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Railroaders' Nostalgia > How To Know When You're Having a Bad Day


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Date: 11/23/19 18:41
How To Know When You're Having a Bad Day
Author: CA_Sou_MA_Agent

When the Road Foreman and Trainmaster have to pull the "STOP - OBSTRUCTION" sign out from under your locomotive after an efficiency test where you should have been running at restricted speed.

Is your job insurance policy active and current?




Date: 11/23/19 19:05
Re: How To Know When You're Having a Bad Day
Author: trainjunkie

Ouch. Decert.



Date: 11/23/19 19:48
Re: How To Know When You're Having a Bad Day
Author: Trainhand

OOOOOOOOOPPPPPPPPPPS



Date: 11/24/19 04:27
Re: How To Know When You're Having a Bad Day
Author: dcfbalcoS1

         Simple, they put the sign to close to where you intended to stop.



Date: 11/24/19 05:26
Re: How To Know When You're Having a Bad Day
Author: alco244

hope the manager was holding it



Date: 11/24/19 06:46
Re: How To Know When You're Having a Bad Day
Author: patd3985

"That'll Do"



Date: 11/24/19 09:43
Re: How To Know When You're Having a Bad Day
Author: santafe199

Oof... that’s a nightmare I was able to avoid my whole career. Bad day, indeed...

Posted from iPhone



Date: 11/24/19 15:49
Re: How To Know When You're Having a Bad Day
Author: Englewood

Looks like just a hard coupling...............................
Should be able to bang the dents out and keep going............

Serious question now.   What discipline does the conductor get?
I imagine inward facing cameras make the usual excuses ( I was in the toilet,
inspecting the units for bells ringing, updating paperwork, etc.)  hard to put over.



Date: 11/24/19 20:41
Re: How To Know When You're Having a Bad Day
Author: 3rdswitch

Definately a bad day.
JB



Date: 11/24/19 21:01
Re: How To Know When You're Having a Bad Day
Author: ExSPCondr

If its a class 1, the conductor will get the same as the engineer.  The only exception would be if the conductor was back in the train doing switching.

All of the excuses about being in the rest room, or back working on a trailing unit don't work any more, due to event recorders and cameras.  Any unit not loading will show no current on its event recorder.

Just before I retired, a crew left Elko with a Red Flag still on the lead unit due to the fuel truck connected to the second or third unit.  When the driver heard the engineer whistle off, he pulled the hose, and no fuel was spilled.  The driver got to the roundhouse foreman on duty who called the dispatcher to stop the train.

When the trainmaster and the RH foreman got to the engine, there was no red flag, but they did find it the next morning about a mile West of Elko in the bushes!
G



Date: 11/25/19 00:02
Re: How To Know When You're Having a Bad Day
Author: aronco

Before I left Santa Fe in the 90's, FRA was requiring a lot more efficiency tests from every supervisor.  When you are occupied with "desk" work such as in the high tower at Barstow, it required real attention to get my 200 tests a month.  One day, we had the dispatcher hold the signal on an Eastbound train leaving the yard, and then give the train permission to pass the signal as provided by the rules, which meant inspect every switch and move at reduced ( restricted) speed to the next signal.  We were about 500 feet past the signal and around a curve, where we placed at Red Temporary stop such as they might encounter in approaching a work zone.  Well, this crew was moving a little faster than they should be and they were unable to stop short of the red flag, passing it perhaps 50 feet or so.  As we approached the engine both the road foreman and I got a very sick feeling as we looked up at the cab, we could see the blue flag "men working" sign that had been left there in the yard.  Needless to say, the crew had overlooked the blue flag.  They were off work for about 6 months.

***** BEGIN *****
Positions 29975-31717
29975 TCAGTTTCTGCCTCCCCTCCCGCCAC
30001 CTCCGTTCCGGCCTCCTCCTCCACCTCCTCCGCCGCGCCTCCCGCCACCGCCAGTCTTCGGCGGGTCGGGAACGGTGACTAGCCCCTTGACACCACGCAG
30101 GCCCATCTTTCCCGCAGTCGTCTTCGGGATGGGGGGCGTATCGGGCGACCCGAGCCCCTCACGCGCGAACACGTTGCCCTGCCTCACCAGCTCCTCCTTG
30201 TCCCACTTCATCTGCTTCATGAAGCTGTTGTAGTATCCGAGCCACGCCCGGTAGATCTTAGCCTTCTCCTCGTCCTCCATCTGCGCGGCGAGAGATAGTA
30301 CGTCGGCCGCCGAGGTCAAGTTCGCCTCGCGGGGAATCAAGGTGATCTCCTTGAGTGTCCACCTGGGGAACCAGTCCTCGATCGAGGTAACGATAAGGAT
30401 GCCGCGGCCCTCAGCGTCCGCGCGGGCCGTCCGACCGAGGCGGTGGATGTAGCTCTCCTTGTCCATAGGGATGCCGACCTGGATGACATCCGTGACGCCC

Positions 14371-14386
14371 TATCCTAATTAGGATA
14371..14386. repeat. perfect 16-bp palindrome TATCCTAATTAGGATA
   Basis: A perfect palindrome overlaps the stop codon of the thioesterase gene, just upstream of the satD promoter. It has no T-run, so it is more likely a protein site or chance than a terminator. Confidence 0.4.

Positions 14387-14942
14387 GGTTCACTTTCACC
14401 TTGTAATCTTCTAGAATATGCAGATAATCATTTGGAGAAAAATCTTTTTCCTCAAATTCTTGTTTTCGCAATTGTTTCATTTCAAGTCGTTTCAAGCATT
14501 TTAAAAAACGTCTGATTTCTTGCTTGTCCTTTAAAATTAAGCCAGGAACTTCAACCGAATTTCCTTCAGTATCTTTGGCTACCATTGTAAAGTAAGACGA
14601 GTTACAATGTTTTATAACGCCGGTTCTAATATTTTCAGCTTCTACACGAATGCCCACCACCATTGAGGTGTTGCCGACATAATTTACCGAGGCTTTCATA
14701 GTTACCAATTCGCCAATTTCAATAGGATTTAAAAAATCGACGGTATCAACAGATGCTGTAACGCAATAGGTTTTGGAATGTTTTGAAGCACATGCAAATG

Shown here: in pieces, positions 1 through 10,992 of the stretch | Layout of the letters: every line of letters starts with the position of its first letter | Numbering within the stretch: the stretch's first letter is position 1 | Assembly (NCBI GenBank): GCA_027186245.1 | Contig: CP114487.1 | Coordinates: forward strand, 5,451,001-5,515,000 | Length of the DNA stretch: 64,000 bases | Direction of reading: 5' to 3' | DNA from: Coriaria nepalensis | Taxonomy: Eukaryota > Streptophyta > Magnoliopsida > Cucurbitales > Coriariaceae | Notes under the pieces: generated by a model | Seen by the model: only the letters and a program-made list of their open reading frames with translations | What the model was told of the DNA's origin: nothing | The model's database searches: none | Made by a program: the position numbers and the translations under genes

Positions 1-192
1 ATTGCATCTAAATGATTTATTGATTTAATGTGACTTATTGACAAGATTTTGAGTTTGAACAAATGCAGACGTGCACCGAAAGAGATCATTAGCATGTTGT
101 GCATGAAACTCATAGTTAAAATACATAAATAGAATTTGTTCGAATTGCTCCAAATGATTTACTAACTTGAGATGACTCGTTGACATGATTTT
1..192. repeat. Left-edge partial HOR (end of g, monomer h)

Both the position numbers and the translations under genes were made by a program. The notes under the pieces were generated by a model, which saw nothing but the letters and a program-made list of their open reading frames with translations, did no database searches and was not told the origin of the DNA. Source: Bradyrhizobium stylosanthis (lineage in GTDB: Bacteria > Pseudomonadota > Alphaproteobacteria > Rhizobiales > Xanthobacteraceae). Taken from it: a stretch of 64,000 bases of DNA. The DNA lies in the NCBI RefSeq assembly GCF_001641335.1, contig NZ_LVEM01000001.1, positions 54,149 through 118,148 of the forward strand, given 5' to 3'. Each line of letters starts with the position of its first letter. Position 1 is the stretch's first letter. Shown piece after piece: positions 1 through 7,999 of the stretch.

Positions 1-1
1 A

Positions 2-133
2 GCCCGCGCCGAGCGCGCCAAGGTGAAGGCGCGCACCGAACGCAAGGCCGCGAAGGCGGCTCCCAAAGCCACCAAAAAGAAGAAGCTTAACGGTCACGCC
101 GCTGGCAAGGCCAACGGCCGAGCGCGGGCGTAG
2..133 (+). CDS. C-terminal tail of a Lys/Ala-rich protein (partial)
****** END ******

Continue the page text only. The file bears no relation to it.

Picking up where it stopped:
Norm .

Norman Orfall
Helendale, CA
TIOGA PASS, a private railcar



Edited 1 time(s). Last edit at 11/25/19 00:02 by aronco.



Date: 11/25/19 06:08
Re: How To Know When You're Having a Bad Day
Author: PCCRNSEngr

One day a crew with two CR E8's departed Enola enroute to Reading to pick up the OCS passed the Westend Yard Office and the Yardmaster spotted a blue flag still hanging on the units. Called over to the Harrisburg Fuel Pad to have it removed since the units were stopping there to be fueled.



Date: 11/25/19 08:04
Re: How To Know When You're Having a Bad Day
Author: 4451Puff

While riding an upscale tourist-dinner train a few years back (I won’t name names, but there was wine served with the meal, & the train was traversing the Napa Valley) I stepped out onto the rear open platform about 10 miles out, & Lo & behold, hanging right below one of the marker lamps was a blue “men at work” sign. I was on a dinner date with my wife-to-be and didn’t want to be “that guy” to the trains staff or operating crew, so I didn’t mention it to anyone. Besides, that many miles out, whatever happened would’ve happened by that point anyway. As a patron, the service was excellent though.

Desmond Praetzel, “4451 Puff”
 



Date: 11/26/19 12:32
Re: How To Know When You're Having a Bad Day
Author: Englewood

In an enlightened world such instances would be teachable moments instead of "vacations without pay".
Restricted speed is one of the most difficult things for some people to comprehend.  It is not 15 or 20 mph
and the safe speed can change in a moments notice whenever the sight line changes.  I don't know how
much emphasis is placed on operating at Restricted Speed when in the simulator but since these are the
only kind of accidents PTC will not protect you from it seems that lots of time should be spent on it.

Enlightened management would know the potential bad spots and test there quite often.  When someone crunches
a sign it should be used as a teachable moment.  Sit the hogger down with road foreman and union rep and go over
the downloads.  Emphasize that the testing is not done to stop an employees income but to avoid accidents.  Have the
engineer talk over his experience with other engineers to explain how he "trapped" himself.  All with the understanding that